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Arts in Review

We all have to dance once in a while

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Concerts are interesting, specifically because they allow us to revel in the musicianship (or perhaps simply the presence) of the acts that we have (presumably) come to know over a length of time, during which we have listened to or become familiar with their repertoire.

In the ‘40s, big bands filled stages. Towards the ‘60s, they were cut down to quintets, quartets, and trios. After the modern four- or five-piece rock band came to prominence in the ‘60s, most innovations led to either solo acts, or groups made up of multiple singers. The focus, it would seem, has primarily been on members of bands (often, on the singer as the band leader).

On Sunday, March 18, Antibalas, a 12-piece latin/funk/jazz/Afrobeat band from New York took the stage at The Biltmore. Look, I’ve been to a good number of concerts now, and up until last week I probably would have cited Ratatat or French Vanilla’s opening set for Surf Curse as the most fulfilling concert I’d been to in terms of actual performance.

Not to disparage those acts, but there is nothing quite as impressive as watching 12 guys pile onto a stage with an assortment of horns, African and Latin percussion instruments, and the conventional keyboards/guitar/bass combo, and break out into a nearly two-hour-long Afrobeat set.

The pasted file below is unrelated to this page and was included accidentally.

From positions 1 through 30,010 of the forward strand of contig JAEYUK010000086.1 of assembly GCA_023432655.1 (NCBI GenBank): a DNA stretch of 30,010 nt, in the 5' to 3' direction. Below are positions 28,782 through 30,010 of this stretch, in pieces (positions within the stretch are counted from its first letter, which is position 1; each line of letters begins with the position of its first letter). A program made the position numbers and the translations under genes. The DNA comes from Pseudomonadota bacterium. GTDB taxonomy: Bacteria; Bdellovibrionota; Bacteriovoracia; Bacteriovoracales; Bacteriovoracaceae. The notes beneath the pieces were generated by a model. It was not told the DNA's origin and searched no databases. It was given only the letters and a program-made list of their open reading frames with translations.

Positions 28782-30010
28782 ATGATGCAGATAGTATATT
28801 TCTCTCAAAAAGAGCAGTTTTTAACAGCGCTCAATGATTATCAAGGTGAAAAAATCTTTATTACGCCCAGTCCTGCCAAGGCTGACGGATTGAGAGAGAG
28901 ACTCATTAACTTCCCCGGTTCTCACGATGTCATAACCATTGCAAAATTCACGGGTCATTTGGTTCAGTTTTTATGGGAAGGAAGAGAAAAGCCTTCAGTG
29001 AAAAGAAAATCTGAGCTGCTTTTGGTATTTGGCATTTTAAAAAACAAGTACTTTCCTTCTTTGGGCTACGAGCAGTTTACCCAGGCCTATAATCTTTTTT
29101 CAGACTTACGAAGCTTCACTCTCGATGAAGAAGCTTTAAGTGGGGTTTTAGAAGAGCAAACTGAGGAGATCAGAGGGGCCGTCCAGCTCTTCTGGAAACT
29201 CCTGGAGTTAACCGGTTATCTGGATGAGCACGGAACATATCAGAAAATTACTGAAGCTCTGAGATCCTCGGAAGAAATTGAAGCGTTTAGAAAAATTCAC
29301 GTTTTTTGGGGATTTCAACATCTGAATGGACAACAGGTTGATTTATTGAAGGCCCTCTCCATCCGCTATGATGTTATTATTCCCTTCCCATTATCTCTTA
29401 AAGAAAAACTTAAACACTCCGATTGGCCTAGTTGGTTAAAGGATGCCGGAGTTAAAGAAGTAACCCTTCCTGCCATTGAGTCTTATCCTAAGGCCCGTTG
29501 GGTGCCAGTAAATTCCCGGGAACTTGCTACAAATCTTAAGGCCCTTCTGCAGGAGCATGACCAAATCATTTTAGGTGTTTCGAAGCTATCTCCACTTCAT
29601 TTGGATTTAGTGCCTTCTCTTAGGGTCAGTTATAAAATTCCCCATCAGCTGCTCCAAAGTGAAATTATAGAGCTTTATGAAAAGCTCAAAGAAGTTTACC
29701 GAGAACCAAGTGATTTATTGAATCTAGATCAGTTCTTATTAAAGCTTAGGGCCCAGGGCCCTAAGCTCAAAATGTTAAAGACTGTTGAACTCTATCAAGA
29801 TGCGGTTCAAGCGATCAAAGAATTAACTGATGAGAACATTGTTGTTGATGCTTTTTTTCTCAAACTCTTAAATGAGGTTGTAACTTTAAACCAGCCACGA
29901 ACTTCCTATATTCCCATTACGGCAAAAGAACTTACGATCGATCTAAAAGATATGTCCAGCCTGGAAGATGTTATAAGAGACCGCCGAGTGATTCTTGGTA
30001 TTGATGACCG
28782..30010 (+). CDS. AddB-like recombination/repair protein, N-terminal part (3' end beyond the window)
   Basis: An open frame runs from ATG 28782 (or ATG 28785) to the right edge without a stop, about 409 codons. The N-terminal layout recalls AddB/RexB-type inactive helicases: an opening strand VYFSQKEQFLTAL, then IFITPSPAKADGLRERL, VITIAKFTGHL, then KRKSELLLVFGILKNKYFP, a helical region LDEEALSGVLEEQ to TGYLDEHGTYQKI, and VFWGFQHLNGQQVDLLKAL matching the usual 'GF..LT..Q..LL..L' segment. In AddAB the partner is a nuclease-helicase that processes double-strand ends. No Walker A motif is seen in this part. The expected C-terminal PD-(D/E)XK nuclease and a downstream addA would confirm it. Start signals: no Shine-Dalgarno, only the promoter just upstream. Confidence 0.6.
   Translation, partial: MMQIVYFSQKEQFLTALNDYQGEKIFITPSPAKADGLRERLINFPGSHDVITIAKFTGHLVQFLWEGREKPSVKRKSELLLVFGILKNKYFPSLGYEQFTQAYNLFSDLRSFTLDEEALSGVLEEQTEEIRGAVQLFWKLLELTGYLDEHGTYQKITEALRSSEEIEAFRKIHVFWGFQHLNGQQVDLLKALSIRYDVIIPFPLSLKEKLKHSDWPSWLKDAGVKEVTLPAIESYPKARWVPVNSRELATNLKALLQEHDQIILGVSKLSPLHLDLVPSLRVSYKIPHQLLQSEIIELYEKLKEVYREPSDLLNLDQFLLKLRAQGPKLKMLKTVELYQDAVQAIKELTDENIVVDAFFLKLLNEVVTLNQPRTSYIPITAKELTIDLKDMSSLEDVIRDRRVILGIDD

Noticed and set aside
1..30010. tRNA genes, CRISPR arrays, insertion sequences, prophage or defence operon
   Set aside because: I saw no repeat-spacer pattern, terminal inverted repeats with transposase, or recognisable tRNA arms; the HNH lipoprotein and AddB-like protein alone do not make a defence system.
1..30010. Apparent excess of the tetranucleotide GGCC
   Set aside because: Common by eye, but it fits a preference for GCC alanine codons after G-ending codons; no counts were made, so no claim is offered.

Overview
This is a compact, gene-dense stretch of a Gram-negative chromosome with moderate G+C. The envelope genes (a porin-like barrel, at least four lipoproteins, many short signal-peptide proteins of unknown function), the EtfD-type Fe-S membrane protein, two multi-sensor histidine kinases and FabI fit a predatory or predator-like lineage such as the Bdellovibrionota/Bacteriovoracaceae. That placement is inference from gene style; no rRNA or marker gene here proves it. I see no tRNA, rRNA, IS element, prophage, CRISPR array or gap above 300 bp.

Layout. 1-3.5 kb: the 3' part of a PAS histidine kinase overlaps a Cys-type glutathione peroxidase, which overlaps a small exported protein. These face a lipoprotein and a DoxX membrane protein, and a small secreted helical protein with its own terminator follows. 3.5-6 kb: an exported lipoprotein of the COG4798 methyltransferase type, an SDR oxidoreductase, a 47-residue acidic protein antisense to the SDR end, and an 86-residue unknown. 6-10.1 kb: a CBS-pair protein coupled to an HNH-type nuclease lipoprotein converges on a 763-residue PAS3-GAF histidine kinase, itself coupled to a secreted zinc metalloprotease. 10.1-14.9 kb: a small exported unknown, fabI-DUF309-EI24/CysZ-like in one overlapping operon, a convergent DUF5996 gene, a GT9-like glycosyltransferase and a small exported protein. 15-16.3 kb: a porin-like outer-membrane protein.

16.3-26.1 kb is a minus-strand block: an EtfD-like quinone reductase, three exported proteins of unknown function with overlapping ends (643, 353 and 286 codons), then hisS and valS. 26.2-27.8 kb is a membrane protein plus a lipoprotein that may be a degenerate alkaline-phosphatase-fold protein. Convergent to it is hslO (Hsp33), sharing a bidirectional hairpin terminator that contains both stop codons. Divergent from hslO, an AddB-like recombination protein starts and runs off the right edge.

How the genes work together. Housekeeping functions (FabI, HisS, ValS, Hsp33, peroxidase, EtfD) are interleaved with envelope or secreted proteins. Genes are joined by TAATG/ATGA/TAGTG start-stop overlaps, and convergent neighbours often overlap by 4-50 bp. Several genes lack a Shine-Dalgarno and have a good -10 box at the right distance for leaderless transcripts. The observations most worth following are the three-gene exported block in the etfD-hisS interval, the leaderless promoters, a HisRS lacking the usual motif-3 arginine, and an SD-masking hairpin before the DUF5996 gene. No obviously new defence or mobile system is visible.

There are two points here that might best explain why I walked away from this concert as impressed as I did. The first was the fact that every single musician on the stage was in sync the entire length of the concert. Skipping over the fact that most of the songs ran upwards of eight minutes each, the fact that, halfway through a piece the band was capable of breaking on a dime to allow the trumpet to call out four or five quick frills, then pick it all up again only to move it into an entirely different tempo and arrangement, was humbling.

Yes, there’s a somewhat hypnotizing quality to Afrobeat in that it builds itself around a common repeating rhythm that often accentuates movement, but more hypnotizing than that, perhaps, was watching such distinctly talented individuals moving their entire musical undertaking across the room through sheer familiarity with one another and their medium. It’s been a while since I’ve seen any band, number of performers notwithstanding, exercise that level of control over themselves and the sprawling, musical animal they’ve endeavoured to tame and control in front of a live audience. Never mind the time it’s been since I’ve seen any group of musicians pull off a similar stunt while visibly having so much fun. (The Roots come close, though.)

Look, all music is good if it makes you feel something. That said, watching a group of musicians make you feel something so intensely that it manifests itself in your very movement, while also pulling off a jaw-dropping feat of synchronization and self-awareness, is a treat you owe it to yourself to experience at least once.

Even if their music isn’t particularly up your alley, do yourself a favour, and cop a ticket next time Antibalas come to town. If your ears don’t thank you, your primal need for rhythm will show gratitude, somewhere down in your bones.

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